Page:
The second Test would have yielded a different result altogether. Looking at the scoreboard after the first day of the second Test match in Bangalore, the Indian cricket fans started assuming that India are likely to go 2-0 up in the Test series against South Africa. But the rain gods spoilt the party.
The second Test was washed out completely after Day 1 and this result disappointed the captain Virat Kohli.
"It was very disappointing. The second and third day were especially very frustrating because we had a very good first day. The toughest task is to set up a Test match and then you have to win the important moments later on," Kohli told reporters on Wednesday.
"We were on course to do that, to get control of the important moments of the game and capitalise. We had a good chance of putting South Africa under more pressure, but as I said the weather turned out to be in such a way that we had no control over it for the course of the next four days. It is always annoying for any side to come to the ground and have no play. The covers come off and the rain falls again. I think that was something that was disappointing."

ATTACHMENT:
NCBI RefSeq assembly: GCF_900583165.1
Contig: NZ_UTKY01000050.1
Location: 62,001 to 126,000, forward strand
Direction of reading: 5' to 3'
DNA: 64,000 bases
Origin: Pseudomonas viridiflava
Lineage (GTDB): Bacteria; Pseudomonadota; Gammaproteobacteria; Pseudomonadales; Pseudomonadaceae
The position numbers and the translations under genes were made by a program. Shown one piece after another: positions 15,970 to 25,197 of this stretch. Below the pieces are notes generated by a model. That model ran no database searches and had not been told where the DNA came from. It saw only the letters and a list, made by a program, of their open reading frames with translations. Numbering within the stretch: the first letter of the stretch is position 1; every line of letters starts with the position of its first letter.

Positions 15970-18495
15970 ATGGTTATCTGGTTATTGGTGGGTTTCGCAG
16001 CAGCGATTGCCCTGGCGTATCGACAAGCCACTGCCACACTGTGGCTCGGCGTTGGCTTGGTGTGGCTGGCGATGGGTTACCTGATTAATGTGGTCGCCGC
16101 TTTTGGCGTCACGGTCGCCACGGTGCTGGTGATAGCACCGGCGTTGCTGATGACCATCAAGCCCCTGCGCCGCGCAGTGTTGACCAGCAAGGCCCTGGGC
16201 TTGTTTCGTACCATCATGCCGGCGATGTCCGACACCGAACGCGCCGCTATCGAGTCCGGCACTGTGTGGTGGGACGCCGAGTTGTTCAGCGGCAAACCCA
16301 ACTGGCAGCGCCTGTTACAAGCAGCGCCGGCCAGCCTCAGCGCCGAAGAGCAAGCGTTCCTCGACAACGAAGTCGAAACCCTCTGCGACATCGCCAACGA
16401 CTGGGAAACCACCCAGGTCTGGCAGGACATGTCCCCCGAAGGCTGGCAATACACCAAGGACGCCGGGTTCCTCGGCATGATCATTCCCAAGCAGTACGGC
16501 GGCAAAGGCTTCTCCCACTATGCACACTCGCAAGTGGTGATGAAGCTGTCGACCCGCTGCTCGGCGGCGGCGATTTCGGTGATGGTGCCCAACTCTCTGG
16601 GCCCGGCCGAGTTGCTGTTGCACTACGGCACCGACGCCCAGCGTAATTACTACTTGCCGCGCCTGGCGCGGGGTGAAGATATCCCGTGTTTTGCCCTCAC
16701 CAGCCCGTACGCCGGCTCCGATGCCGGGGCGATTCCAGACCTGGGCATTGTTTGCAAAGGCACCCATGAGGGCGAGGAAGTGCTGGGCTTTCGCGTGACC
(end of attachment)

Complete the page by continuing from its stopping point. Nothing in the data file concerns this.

The Team India skipper believes that they could have applied more pressure on South Africa if the rain was not relentless. India definitely had their nose ahead in this second Test match after they bundled out South Africa for 214 runs in the first innings. Shikhar Dhawan and Murali Vijay added 80 runs till the end of Day 1 and then came the rain which never stopped after that. The rain dismissed any possibility of a positive result and that left the Indian capatin gutted.
"If we had proper two days of play even from fourth day to the end of the fifth day, we were still looking at it as a positive where we can bat for a full day and try to get as many runs as possible and then put pressure on the opposition," Kohli added.
"I am not saying that we would have certainly bowled them out, but you can actually put them under pressure even if we had two more days of play. That's how well we played on day one and that gave us the liberty to think of something like that on the fourth and fifth day."